In 2001, Hefner was roasted by the New York Friars Club, laughing along with the jokes about his age, sexuality, the seven blonde girlfriends he brought with him to the event. Comedian Jeff Ross ended his roast of the mogul by saying, “I think you’re the coolest guy in the world.” and shaking his hand.

Three years later, in 2004, it was Donald Trump’s turn in the roasting chair. He handled it just fine. He did it again, for Comedy Central, in 2011, an event he handled so poorly that it’s become sort of legendary. Before the roast, he demanded no jokes be made about his not being as wealthy as he said he was. His assistant let participants know that they were to address him as “Mr. Trump.” He was slated to arrive in a golf cart flanked by beautiful women, but decided that one of the models wasn’t hot enough for him, so she had to stand on the other side of the stage. Writers of the roast sent him a draft of his “rebuttal,” a chance to counter-roast the roasters, and the future president sent the draft back with black sharpie blacking out some of the jokes’ punch lines. The most cringe-inducing part of the event was the quick cut to Ivanka laughing her face off after Snoop Dogg said Trump should go ahead and run for President because it wouldn’t be the first time he kicked a black family out of their home.

Trump frequented the Playboy mansion. He partied there, hung out there, flirted with the women there. Trump took the winners of a challenge on 'The Apprentice' to the Playboy Mansion in 2006, where several of the Playmates surprised the contestants with a pool party. One contestant recounted to Newsweek that at one point in the party, “Trump looked at Hefner and said, ‘It’s hard for me to tell which of these girls are yours and which ones are mine.’”

Trump appeared on the cover of Playboy in 1990, one of seven men to ever grace the cover. In 2015, Hefner wrote an essay about how Trump’s Republican primary victories were a harbinger of a GOP “sexual revolution.” But in August 2016, Hef’s son Cooper called the cover, which hangs in a place of pride in Trump Tower, a source of “personal embarrassment.” The praising essay can no longer be found on Playboy’s website. It seems in the last months of Hefner’s life, the first months of Trump’s presidency, the two men did not speak much.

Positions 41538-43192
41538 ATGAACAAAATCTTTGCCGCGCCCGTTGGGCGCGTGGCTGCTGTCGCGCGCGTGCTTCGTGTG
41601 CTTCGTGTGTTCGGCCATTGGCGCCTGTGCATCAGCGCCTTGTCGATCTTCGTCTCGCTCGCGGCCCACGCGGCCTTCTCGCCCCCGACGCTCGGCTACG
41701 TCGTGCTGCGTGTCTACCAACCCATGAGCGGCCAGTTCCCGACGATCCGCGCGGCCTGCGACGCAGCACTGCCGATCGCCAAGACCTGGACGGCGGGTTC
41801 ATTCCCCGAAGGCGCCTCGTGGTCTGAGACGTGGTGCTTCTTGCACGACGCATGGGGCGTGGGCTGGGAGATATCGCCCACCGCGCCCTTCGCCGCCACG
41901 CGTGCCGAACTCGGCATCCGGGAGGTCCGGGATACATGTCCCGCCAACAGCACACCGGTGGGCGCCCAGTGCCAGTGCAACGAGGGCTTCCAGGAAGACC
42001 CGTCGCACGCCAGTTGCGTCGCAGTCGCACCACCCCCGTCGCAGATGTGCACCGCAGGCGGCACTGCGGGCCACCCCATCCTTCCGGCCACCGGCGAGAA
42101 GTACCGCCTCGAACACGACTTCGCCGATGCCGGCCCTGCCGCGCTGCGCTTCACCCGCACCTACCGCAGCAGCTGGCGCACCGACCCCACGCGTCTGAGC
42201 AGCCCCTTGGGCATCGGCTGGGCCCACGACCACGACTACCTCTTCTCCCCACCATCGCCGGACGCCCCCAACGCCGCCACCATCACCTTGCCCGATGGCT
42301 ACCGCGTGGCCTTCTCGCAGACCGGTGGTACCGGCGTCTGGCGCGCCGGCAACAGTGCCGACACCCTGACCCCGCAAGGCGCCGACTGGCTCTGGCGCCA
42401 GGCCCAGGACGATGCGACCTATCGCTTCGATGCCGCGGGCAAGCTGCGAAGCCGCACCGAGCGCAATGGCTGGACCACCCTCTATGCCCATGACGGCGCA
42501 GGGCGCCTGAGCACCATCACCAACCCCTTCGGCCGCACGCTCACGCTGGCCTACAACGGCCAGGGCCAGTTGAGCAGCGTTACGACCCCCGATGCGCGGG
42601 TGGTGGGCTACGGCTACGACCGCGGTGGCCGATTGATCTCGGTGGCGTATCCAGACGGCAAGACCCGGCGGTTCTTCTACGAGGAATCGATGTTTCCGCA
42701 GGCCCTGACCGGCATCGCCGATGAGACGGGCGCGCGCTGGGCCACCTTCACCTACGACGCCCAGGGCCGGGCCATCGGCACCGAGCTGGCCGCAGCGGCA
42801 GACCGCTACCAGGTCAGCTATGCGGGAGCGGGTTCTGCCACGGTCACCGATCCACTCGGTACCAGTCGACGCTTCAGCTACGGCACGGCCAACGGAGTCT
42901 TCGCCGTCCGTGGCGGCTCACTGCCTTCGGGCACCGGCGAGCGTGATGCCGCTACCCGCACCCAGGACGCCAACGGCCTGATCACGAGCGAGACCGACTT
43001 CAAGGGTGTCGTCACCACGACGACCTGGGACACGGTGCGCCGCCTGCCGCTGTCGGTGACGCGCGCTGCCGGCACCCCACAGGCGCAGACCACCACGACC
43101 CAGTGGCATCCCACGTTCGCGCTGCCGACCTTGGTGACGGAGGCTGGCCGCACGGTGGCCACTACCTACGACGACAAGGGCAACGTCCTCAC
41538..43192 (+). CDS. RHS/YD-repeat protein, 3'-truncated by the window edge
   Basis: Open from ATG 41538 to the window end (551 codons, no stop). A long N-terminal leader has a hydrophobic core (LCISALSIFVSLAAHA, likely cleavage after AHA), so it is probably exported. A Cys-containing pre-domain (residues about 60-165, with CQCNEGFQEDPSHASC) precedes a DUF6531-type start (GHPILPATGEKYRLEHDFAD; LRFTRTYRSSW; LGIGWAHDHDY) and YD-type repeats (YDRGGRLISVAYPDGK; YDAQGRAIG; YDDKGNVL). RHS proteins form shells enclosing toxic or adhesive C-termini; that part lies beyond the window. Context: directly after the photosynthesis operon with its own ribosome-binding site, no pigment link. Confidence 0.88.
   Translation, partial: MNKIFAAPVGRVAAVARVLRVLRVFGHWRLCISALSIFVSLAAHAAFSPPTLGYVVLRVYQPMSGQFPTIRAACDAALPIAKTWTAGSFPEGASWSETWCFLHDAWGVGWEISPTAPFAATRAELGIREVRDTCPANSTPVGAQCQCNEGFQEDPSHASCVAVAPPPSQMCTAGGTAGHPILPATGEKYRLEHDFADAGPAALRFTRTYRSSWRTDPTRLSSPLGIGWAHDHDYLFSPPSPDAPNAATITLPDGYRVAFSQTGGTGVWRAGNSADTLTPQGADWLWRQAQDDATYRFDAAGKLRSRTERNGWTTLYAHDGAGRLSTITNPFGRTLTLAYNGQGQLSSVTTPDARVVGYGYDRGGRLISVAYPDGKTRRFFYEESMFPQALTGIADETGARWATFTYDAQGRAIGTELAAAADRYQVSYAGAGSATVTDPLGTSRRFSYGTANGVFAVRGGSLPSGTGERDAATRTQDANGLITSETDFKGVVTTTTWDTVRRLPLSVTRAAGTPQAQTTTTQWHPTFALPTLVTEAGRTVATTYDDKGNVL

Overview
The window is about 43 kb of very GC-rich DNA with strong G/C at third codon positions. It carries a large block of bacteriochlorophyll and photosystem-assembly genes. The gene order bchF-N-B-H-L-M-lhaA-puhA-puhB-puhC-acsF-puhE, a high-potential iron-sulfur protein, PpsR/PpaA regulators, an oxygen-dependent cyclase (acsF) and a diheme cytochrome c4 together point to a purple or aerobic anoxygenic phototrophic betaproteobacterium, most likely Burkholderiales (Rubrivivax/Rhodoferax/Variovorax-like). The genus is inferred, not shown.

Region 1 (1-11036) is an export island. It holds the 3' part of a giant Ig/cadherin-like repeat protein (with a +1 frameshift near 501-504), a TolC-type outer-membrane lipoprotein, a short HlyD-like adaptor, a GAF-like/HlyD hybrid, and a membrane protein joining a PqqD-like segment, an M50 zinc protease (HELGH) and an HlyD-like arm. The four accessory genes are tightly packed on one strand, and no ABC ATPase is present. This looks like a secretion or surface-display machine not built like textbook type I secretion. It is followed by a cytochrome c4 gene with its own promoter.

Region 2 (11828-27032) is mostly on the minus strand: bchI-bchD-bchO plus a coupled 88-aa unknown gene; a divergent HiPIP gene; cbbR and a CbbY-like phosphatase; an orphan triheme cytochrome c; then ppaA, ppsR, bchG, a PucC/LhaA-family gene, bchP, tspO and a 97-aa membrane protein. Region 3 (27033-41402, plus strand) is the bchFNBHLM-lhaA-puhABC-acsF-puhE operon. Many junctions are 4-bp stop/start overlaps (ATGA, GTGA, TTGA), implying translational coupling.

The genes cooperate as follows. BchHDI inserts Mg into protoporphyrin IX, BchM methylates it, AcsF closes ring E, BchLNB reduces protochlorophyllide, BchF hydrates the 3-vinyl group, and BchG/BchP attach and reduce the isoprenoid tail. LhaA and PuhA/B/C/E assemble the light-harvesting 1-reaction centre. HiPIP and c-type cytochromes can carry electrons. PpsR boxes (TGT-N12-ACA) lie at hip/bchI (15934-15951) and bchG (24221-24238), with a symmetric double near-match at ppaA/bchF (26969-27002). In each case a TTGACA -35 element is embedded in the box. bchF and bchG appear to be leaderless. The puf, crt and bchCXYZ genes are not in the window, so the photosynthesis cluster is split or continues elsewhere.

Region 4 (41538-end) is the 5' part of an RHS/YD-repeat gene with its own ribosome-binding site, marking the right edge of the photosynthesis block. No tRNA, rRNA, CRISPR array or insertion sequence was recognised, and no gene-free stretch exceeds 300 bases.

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Both men have troubling legacies; both had tacky aesthetics and pushed a manicured, waxed, bleached, and tanned feminine ideal, the sort of ideal that doesn’t leave much space for a woman to be human. For that reason, Hefner should occupy a place in pop culture purgatory as critics and historians debate whether or not he was a net force for good or bad.

But Hefner fought for sexual liberation for his entire career. He supported abortion access before abortion was legal, birth control access, he stood up for gay rights, he spoke with compassion and sanity about the AIDS crisis as it unfolded. Trump, at one point in his life, said he believed in abortion, but given the benefit of hindsight (he’s now against choice) it seems that he only wanted women to be free to have abortions inasmuch as it gave him access to consequence-free sex, and only stands against it inasmuch as it gives him access to Mike Pence. While Hefner’s critics point out that his feminist-leaning advocacy could easily be seen as a means to his hedonistic ends, there’s little doubt what Trump’s was. And there’s little doubt what Trump will never be.